She was an artist in the general sense. More specifically she was a photographer. She loved taking pictures with friends when they made wild faces, at school when she thought the classroom had a certain aesthetic, in the park when the grass felt cool under her bare feet. She loved the limits the photo’s frame offered after it slid out the other side. It provided her with a sense of perspective on the things around her that she couldn’t ever fully understand. She loved the feeling of solidity that it gave her, the things in each shot existed outside of what she saw with her eyes, they were independent of her life. It gave them life. She loved photography.
She then also liked to organize the photos into albums in neat symmetrical patterns in a strictly chronological order. She liked to get out her clear blue ruler and measure the exact number of half-inches in from the sides in order to align the four photos on each page in the perfect place. She enjoyed the patience and diligence that went into this work and the feeling of self-accomplishment that followed. She enjoyed the hours she poured into these albums, adding captions and borders and pages of more photos. She did this when there were quiet moments alone, or when there were quiet moments in class, or when there were quiet moments at the park. She loved photography.
He hated her for her love. He only had one class with her maybe five times a week for maybe an hour and a half. Unless either was sick or he skipped to go smoke, then it was slightly less. But he hated her for those few hours. He would watch her from across the room, watched her mindlessly measuring and adjusting and re-measuring and pasting her photographs into her albums as their teacher hopelessly taught ethics. He hated the way she would only look down at her photos, not blinking for minutes at a time. He hated her self-absorption and the way her tongue would sometimes creep out from beneath her lips as she slowly pasted down a corner. He hated everyone else in the class for not hating her the way he did. He didn’t understand how no one could notice this girl slowly working her photographs into an album until the bell would ring day after day. His hate consumed those few hours a day five times a week, maybe less. But once in a while his hate would spill into the evenings and ruin his cigarettes. Or sometimes his hate would leak into the weekends and ruin his nights and sheets. And sometimes even after that his hate would surge through his mind and send electricity through his bones as he had sex or when he masturbated or when he day dreamed. Some days after school when he would light up his cigarette, breathe it in apprehensively, and say to no one in specific, “I’m gonna burn those fucking photos some day.”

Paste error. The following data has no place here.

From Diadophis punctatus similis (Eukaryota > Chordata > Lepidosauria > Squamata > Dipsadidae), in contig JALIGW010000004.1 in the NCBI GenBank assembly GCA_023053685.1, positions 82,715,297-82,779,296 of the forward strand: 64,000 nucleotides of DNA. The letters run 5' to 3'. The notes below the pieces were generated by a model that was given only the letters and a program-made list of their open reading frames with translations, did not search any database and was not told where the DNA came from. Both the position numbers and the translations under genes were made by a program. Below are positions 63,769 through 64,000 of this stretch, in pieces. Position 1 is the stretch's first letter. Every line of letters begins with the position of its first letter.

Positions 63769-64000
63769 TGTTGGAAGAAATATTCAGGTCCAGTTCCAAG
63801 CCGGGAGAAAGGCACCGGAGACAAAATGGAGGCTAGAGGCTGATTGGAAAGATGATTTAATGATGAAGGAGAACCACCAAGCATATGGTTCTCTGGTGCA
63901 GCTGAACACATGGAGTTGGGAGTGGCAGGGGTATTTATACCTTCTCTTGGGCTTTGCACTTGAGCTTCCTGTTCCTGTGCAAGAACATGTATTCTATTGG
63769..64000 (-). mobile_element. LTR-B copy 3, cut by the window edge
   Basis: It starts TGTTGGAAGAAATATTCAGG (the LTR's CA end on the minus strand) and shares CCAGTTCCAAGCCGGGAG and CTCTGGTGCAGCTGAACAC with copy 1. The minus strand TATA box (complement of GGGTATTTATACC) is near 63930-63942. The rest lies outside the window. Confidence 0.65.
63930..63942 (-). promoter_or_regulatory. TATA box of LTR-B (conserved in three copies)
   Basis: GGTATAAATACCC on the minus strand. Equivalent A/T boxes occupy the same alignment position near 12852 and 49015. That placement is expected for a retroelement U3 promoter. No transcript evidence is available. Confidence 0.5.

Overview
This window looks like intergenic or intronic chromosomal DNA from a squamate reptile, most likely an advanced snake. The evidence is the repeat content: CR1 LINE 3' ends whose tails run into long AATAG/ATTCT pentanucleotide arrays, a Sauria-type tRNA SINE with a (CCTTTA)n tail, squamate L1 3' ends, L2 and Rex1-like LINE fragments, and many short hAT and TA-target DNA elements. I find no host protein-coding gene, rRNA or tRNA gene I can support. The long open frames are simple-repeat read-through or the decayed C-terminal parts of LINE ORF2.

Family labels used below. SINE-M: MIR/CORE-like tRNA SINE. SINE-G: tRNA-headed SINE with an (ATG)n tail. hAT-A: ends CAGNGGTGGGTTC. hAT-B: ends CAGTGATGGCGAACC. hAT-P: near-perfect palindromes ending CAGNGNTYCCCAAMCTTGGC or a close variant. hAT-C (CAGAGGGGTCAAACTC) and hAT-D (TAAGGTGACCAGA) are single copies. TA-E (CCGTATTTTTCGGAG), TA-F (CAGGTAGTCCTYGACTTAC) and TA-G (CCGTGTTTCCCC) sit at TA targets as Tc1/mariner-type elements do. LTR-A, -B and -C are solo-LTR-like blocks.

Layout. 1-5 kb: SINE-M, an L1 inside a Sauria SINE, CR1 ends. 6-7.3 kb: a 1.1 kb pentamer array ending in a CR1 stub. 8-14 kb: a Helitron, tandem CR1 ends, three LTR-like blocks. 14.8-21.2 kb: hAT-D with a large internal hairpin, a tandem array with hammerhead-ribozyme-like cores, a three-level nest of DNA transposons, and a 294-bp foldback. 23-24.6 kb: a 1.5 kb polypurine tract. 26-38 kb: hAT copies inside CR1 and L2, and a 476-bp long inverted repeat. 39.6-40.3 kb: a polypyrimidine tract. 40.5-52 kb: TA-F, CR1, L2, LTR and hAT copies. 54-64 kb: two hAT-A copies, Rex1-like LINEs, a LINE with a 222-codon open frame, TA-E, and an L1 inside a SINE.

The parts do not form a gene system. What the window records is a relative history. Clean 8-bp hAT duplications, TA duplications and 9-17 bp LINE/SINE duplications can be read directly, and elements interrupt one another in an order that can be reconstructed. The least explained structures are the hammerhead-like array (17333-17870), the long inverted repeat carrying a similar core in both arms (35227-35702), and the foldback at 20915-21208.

And then on no particular cool October day he did. It was more of a sudden impulse than anything planned or thought out. She was sitting on a bench outside the school taking a photo of the trees becoming vibrantly bare when the hate boiled up in his throat. He grabbed the album from off the bench and flipped it open. He saw to a photograph of her painted toe nails in the nearly green grass lighted by summer sun, a photo of a merry-go-round with two young children smiling on it smiling widely, a photo of a sunset intensified by the deadly fires of the west, and a photo of the girl with an empty smile standing next to some friends with emptier eyes. His body flared with hate and then his lighter flared from butane and then the album flared with flames.
She didn’t put up a fight, she didn’t protest or even stand up, she hardly even blinked. She met his eyes and held them for a long moment with a passive stare, eyes glossy like a lens. The acrid smell of burned chemicals stung his eyes and sent tears streaming down his cheeks. He wanted her to feel something, to hurt her badly, he wanted to grab hard onto her cheeks and drive his thumbs deep into her eye sockets, to crush the glass lenses. But he just stared, letting the cool October breeze put out the little flames of the album and pushing his tears off their course. The girl raised her camera, clicked, and walked away.
She was an artist in the general sense.